• Notes 405
  • Index 407
Settings

Settings

Typeface
Text size Smaller Larger Reset View mode
Search within

Search within this book

Look up

Look up a word

  • Dictionary
  • Thesaurus
Please submit a word or phrase above.
Print this page

Print this page

Why can't I print more than one page at a time?

Help
Full screen
Items saved from this book
  • Bookmarks
  • Highlights & Notes
  • Citations
/ 430

matching results for page

    Questia reader help

    How to highlight and cite specific passages

    1. Click or tap the first word you want to select.
    2. Click or tap the last word you want to select, and you’ll see everything in between get selected.
    3. You’ll then get a menu of options like creating a highlight or a citation from that passage of text.

    OK, got it!

    Cited passage

    Style
    Citations are available only to our active members.
    Buy instant access to cite pages or passages in MLA 8, MLA 7, APA and Chicago citation styles.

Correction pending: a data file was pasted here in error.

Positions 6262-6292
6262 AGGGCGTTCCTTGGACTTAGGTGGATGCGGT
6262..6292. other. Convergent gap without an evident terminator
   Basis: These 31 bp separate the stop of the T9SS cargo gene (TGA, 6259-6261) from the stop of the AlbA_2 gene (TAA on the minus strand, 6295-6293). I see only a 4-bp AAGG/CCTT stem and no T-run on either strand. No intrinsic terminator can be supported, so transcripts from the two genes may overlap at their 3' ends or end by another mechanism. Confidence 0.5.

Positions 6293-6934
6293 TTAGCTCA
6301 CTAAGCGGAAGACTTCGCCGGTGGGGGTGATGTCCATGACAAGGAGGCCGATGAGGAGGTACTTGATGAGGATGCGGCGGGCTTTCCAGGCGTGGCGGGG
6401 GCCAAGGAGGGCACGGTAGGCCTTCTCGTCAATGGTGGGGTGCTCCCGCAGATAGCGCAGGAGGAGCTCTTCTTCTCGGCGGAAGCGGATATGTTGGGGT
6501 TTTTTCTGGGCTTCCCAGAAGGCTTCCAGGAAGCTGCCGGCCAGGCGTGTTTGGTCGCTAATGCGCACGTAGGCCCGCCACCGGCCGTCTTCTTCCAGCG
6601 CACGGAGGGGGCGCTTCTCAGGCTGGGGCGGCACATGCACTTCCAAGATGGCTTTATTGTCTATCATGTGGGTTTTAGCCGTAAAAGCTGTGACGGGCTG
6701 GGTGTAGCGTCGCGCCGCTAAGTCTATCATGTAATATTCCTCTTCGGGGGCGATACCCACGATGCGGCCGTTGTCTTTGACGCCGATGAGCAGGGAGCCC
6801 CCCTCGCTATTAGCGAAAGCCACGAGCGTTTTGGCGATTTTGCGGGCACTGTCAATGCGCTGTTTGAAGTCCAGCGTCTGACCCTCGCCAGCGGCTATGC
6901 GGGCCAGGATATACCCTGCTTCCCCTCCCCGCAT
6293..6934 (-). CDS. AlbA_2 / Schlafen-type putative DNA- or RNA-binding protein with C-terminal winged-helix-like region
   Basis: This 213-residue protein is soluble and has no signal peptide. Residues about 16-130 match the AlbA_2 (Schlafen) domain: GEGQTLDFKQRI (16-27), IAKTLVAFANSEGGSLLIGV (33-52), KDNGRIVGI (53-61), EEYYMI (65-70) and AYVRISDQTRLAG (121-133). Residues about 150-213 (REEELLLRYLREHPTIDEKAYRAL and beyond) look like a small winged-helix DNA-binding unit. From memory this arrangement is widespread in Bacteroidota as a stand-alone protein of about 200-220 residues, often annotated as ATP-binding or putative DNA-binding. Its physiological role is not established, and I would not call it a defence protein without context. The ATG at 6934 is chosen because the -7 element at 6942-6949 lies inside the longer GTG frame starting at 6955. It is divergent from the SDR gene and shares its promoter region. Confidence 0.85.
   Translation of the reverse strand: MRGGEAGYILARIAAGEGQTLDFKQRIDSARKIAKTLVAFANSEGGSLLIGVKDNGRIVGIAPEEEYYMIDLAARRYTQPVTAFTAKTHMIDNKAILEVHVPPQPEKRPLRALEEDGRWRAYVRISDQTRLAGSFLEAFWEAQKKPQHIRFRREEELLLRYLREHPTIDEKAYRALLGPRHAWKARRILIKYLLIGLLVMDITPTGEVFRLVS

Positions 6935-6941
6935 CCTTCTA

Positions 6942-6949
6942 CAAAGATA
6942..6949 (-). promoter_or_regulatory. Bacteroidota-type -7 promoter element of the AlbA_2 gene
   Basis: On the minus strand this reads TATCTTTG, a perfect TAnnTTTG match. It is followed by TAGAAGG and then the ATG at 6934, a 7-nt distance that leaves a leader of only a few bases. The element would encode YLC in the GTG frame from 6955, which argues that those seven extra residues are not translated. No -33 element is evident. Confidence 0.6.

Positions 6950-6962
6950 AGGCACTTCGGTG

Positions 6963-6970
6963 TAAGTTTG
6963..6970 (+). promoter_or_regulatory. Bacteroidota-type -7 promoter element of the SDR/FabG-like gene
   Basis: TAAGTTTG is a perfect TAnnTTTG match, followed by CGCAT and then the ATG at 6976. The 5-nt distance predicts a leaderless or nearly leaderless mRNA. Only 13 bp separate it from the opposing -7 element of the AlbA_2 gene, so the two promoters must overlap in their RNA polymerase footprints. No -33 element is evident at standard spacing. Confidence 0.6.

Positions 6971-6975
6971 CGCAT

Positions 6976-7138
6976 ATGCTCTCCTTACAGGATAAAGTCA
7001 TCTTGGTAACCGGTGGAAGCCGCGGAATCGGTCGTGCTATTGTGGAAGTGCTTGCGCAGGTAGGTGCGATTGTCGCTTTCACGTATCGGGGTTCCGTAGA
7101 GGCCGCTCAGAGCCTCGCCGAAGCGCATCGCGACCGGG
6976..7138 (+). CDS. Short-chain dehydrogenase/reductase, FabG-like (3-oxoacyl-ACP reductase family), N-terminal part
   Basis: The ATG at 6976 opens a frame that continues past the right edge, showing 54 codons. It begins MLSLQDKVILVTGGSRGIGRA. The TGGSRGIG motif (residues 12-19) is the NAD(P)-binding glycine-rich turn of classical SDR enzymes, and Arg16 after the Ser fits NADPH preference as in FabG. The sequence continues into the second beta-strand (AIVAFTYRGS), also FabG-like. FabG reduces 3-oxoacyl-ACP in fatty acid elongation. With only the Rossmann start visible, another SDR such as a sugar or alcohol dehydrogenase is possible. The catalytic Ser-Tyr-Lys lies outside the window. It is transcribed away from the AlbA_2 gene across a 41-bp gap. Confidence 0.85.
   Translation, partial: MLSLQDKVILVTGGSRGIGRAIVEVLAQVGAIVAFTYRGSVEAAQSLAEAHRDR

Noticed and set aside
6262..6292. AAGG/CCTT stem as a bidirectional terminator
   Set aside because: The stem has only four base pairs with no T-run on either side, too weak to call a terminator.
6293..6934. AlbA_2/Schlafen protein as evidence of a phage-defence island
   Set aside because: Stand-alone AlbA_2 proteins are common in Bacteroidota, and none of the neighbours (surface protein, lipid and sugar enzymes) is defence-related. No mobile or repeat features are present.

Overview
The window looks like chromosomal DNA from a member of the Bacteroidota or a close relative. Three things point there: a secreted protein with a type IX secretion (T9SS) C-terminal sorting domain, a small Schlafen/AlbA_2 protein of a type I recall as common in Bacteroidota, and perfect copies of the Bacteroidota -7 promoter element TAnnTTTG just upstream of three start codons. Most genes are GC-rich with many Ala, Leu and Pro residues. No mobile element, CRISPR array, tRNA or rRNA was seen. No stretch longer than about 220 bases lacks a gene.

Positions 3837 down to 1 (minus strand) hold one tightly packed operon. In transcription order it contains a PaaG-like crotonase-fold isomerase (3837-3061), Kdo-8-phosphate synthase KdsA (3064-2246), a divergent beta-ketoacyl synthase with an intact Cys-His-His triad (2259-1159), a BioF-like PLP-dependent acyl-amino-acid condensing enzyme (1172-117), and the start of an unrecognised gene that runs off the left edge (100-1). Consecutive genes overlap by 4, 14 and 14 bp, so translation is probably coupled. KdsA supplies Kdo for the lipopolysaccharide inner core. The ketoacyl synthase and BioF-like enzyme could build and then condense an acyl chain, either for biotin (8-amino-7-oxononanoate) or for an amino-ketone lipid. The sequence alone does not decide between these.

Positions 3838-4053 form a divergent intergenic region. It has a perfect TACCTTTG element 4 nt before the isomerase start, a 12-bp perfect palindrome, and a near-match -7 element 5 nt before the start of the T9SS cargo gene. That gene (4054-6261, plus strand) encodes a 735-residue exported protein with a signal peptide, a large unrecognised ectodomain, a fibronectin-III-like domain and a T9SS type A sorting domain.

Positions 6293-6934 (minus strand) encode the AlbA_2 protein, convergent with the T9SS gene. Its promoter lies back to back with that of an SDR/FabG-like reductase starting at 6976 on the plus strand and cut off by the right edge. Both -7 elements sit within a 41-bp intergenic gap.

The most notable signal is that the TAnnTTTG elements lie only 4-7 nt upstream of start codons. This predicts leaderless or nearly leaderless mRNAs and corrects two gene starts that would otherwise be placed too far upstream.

"Portraying himself as an honest, ordinary person helped Lincoln identify with his audiences." (Einhorn, 1992, p. 25).

    "Portraying himself as an honest, ordinary person helped Lincoln identify with his audiences." (Einhorn 25)

    "Portraying himself as an honest, ordinary person helped Lincoln identify with his audiences." (Einhorn 25)

    "Portraying himself as an honest, ordinary person helped Lincoln identify with his audiences."1

    1. Lois J. Einhorn, Abraham Lincoln, the Orator: Penetrating the Lincoln Legend (Westport, CT: Greenwood Press, 1992), 25, http://www.questia.com/read/27419298.

    Cited passage

    Thanks for trying Questia!

    Please continue trying out our research tools, but please note, full functionality is available only to our active members.

    Your work will be lost once you leave this Web page.

    Buy instant access to save your work.

    Already a member? Log in now.

    Search by... Author
    Show... All Results Primary Sources Peer-reviewed

    Oops!

    An unknown error has occurred. Please click the button below to reload the page. If the problem persists, please try again in a little while.